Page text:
Since the current system is SO INEFFICIENT, it is possible to find all sorts of small ways to improve it. Luckily, the research on how to do this has already been done:
Advanced coal-fired, power-generation technologies can achieve significant reductions in CO2 emissions while providing a reliable, efficient supply of electricity. Significant improvements in reducing CO2 and other emissions have been demonstrated via efficiency improvements and cofiring of coal and biomass.
Achieving the efficiency improvements and reducing emissions must be accomplished in a cost-effective manner. While current power plant efficiencies are about 33%, increasing efficiencies ultimately to 60% or more will reduce CO2 emissions by more than 50% per unit of electricity. Future development of CO2 sequestration could reduce carbon emissions to near-zero levels. - US Climate Change Technology Program (Links to PDF Document)
Part of improving the efficiency of power generation will require new power plants. Other improvements can be applied to the existing infrastructure, such as making use of the waste heat that normally goes right up the stack as exhaust gas. In many cases heat exchangers or 'waste heat' boilers can reclaim some of that energy.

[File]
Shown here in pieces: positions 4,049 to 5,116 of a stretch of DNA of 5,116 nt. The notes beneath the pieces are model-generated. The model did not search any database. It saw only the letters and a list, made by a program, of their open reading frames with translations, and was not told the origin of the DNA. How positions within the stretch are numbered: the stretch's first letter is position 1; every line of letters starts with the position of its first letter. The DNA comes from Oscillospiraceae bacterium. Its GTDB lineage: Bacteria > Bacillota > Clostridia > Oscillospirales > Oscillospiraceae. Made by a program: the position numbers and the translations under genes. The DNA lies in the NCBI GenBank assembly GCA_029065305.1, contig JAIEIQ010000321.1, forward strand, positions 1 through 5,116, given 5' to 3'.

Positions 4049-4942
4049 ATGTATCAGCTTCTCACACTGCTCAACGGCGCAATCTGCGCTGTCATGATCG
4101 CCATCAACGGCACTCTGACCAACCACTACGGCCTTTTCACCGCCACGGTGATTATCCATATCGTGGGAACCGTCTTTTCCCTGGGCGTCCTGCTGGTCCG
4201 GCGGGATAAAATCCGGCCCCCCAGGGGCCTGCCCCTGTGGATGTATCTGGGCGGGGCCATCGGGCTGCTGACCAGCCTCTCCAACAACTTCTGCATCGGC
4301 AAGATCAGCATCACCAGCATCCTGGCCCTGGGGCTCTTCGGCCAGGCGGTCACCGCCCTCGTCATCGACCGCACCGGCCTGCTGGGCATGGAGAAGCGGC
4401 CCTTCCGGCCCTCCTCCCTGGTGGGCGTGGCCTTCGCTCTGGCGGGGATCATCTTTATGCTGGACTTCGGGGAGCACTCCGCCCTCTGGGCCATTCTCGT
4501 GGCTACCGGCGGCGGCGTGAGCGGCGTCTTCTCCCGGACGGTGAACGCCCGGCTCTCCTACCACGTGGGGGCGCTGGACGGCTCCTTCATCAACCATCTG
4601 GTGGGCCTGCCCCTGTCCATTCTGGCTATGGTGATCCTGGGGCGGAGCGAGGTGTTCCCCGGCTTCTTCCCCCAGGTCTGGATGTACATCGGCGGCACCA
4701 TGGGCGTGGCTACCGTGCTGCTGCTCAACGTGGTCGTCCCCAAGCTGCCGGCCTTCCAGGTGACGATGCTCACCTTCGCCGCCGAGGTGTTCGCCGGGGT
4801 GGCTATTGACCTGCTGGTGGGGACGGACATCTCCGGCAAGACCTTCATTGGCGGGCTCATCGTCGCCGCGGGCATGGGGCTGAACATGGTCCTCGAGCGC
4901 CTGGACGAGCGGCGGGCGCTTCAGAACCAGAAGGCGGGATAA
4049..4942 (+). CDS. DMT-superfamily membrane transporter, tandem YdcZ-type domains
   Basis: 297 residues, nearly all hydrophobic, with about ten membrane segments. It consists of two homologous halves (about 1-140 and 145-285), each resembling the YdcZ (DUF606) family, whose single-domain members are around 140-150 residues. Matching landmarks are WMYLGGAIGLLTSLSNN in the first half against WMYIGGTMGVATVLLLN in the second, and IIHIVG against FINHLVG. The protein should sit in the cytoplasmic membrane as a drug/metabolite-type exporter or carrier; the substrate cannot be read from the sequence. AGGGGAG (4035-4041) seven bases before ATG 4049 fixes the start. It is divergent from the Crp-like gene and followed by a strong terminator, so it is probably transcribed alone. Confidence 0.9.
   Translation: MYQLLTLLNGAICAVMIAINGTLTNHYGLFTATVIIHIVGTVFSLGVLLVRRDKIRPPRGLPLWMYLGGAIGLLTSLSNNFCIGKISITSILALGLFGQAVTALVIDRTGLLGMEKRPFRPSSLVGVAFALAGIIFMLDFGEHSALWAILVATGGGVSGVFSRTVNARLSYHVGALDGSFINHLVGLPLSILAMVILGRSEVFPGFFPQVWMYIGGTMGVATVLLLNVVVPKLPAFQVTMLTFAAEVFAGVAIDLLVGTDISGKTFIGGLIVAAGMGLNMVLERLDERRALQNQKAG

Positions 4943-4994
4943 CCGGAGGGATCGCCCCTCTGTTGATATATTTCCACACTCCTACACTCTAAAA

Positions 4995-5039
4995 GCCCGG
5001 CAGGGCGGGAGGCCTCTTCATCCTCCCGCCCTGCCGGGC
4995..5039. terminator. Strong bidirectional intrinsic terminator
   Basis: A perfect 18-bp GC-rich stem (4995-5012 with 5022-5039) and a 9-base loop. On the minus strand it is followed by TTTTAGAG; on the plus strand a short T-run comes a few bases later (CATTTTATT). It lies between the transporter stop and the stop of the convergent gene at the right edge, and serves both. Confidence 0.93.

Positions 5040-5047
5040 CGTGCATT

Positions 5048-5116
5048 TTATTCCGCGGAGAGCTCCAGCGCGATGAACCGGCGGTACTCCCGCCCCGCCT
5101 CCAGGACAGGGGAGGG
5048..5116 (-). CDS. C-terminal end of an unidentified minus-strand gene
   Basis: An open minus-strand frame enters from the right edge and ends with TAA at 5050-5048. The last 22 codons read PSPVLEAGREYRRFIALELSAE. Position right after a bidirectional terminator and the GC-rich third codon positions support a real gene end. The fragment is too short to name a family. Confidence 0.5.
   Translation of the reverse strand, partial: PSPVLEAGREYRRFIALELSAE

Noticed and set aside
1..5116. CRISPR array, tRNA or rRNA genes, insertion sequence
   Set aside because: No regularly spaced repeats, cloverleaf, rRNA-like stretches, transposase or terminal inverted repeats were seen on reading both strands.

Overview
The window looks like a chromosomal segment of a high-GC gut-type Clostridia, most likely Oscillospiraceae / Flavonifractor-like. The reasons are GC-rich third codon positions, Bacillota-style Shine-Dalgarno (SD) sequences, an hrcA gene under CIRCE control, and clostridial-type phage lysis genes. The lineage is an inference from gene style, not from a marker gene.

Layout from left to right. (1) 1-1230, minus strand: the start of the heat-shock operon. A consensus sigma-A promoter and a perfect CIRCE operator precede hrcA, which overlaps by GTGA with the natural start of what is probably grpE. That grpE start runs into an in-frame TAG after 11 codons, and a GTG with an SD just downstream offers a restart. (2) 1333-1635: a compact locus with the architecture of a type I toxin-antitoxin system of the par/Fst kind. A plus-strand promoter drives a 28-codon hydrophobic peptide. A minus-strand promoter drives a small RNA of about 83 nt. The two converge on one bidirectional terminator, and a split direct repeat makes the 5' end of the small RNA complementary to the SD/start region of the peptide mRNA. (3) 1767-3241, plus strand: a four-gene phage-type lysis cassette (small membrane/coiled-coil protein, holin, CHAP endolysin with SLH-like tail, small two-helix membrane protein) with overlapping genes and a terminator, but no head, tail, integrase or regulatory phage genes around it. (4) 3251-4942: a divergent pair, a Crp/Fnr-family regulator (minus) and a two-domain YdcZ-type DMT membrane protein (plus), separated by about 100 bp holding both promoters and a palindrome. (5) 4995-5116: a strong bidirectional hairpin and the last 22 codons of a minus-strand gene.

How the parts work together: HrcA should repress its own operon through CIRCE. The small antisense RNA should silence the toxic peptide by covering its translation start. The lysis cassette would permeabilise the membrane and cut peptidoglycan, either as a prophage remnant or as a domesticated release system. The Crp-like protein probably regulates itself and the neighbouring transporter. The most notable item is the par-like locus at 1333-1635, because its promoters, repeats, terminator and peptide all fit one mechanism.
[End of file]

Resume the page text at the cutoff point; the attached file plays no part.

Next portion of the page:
Some factories, like paper mills, are installing the technology to take advantage of the waste heat generated in their production processes to generate electricity as a side product, which in turn is used to power the plant.
A new power plant is very expensive, so that the improved efficiency must cover the cost of building the plant. Luckily, research is being done to improve the efficiency of power generation. This program is called Vision 21, the Ultimate Power Plant Concept.
Vision 21 is a futuristic energy concept unlike any power plant that exists today.
Under development by the Department of Energy's Office of Fossil Energy, the concept envisions a virtually pollution-free energy plant. Unlike today's single purpose power plants that produce only electricity, a Vision 21 plant would produce multiple products - perhaps electricity in combination with liquid fuels and chemicals or hydrogen or industrial process heat. It also would not be restricted to a single fuel type; instead, it could process a wide variety of fuels such as coal, natural gas, biomass, petroleum coke (from oil refineries), and municipal waste. It would generate electricity at unprecedented efficiencies, and coupled with carbon sequestration technologies, it would emit little if any greenhouse gases into the atmosphere.
TECHNOLOGY GOALS - Efficiencies
- Coal-fueled: >60% HHV
- Gas-Fueled: >75%
- Combined Heat & Power: 75-80% thermal Emissions
- Air/Wastes: Zero
- CO2: Zero (with sequestration) - DOE
We can think about Being Green or we can Be Greener!High Effeciency Engines and Turbines - DOE (PDF)
Electricity Flow, 2005